Or, irritatingly on the front cover of the book (published by Yale University Press in 2011) “why marx was right” – as if this was some e.e.cummings poem! Anyway, overcoming that minor grievance, I was pre-disposed to like this book. That the ideas of Karl Marx have been too easily dismissed or overlooked since the end of Soviet communism in the late 1980’s/early 1990’s is undeniable. A well written demolition of the more prevalent myths about Marx was long overdue. But this isn’t it. In fact, I struggled so much with this that it joins the very short list of books I have tried to finish but failed.

The principal reason for this is Eagleton’s style. I am sure that what he was attempting to do was engage his audience and make the subject matter accessible, but his use of humour to do this is so wooden, at (most) times so inappropriate, so misjudged, as to make this almost unreadable. I started underlining some examples when I was still perserving with this book, but the pages soon were covered in lines. Here’s some random examples:

“Inequality is as natural to capitalism as narcissim and megolomania are to Hollywood” (pg 78)

“Change …is not the opposite of human nature; it is possible because of the creative, open-ended, unfinished beings we are. This, as far as we can tell, is not true of stoats.” (pg 81)

“If babies could get up and walk away at birth, a good deal of adult misery would be avoided, and not only in the sense that there would be no bawling brats to disturb our sleep” (pg 85) (Unpleasant turn of phrase there).

And so on and on relentlessly, “joke” after “joke” without any genuine humour at all. These may go down well as practiced asides in the lecture hall, but on the page they didn’t work at all. Neither do the constant popular culture, man of the people references to football or going down the pub – we all know Eagleton prefers cricket and white wine. We can spot a phoney a mile off.

Eagleton has clearly read every word of Marx, and huge numbers of other thinkers, critics and commentators, who are endlessly name-checked. Take this for example:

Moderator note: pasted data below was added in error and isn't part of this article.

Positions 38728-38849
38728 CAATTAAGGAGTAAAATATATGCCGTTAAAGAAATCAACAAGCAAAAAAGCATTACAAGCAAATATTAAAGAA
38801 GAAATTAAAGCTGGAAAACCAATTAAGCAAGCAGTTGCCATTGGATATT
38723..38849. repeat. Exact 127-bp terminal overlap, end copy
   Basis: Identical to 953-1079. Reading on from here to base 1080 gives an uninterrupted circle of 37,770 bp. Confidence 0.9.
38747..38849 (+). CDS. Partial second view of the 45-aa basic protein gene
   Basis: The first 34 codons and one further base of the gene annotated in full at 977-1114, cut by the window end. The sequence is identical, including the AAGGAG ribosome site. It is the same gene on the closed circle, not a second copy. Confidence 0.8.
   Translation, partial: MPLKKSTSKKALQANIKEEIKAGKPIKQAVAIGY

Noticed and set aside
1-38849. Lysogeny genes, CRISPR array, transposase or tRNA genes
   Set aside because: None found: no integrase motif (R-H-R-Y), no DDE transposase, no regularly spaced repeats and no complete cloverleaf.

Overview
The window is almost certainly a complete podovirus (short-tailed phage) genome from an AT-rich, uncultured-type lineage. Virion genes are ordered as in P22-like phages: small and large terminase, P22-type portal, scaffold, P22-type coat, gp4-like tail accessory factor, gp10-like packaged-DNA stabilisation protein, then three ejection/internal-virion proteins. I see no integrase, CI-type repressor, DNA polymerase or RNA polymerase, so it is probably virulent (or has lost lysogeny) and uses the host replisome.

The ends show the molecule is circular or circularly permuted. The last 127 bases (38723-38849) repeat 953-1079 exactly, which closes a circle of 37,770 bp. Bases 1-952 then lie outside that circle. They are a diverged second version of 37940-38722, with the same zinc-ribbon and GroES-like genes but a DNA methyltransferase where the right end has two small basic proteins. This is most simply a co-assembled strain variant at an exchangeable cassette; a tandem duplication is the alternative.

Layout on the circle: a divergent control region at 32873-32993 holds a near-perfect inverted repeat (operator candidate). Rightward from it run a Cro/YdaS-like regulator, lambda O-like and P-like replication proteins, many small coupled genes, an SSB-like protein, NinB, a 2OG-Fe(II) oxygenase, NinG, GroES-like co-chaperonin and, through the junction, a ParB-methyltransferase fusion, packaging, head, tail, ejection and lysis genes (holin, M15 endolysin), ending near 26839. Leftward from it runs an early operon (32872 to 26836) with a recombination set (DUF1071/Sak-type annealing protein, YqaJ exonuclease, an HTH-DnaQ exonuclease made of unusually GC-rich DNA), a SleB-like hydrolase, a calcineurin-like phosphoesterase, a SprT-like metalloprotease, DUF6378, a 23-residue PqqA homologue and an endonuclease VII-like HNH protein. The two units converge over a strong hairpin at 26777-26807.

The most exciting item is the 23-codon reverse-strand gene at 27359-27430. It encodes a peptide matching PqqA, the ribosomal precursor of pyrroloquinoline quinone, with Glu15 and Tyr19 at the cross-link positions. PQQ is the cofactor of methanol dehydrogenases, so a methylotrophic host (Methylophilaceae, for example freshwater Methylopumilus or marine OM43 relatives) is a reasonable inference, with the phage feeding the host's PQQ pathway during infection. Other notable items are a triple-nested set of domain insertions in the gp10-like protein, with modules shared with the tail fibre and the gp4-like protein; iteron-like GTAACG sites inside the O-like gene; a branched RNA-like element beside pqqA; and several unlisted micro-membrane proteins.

“As the philosopher John MacMurray comments,”Our knowledge of the workd is primarily an aspect of our action in the world.” “Men”, Marx writes in Heideggerian vein in his Comments of Wagner “do not in any way begin by finding themselves in a theoretical relationship to the things of the external world” (pg 142)

Hope you got that, because there will be a quiz?

Marx wrote a huge body of work, and in the course of his life obviously refined his position on many issues. If you have the time and energy therefore you can find support for most arguments somewhere in his writing. Eagleton’s job here wasn’t to manipulate that work to support a narrow view of Marxism, but to preserve the key ideas which needed repeating. But there’s the rub – if Marx’s ideas really needed translating, saving or defending by Eagleton, aren’t they in deep trouble already? Perhaps “why marx was right” is wrong?

Incidentally, when I first started reading this book one thing struck me, and that was the confidence of the title. Typically academics write in a far less direct way – Why it could be argued that in most respects Marx was correct”. No such hesitation here, Marx was right, others are wrong, and I’ll punch anyone who disagrees. I liked that – such a shame that the book goes so far off course.

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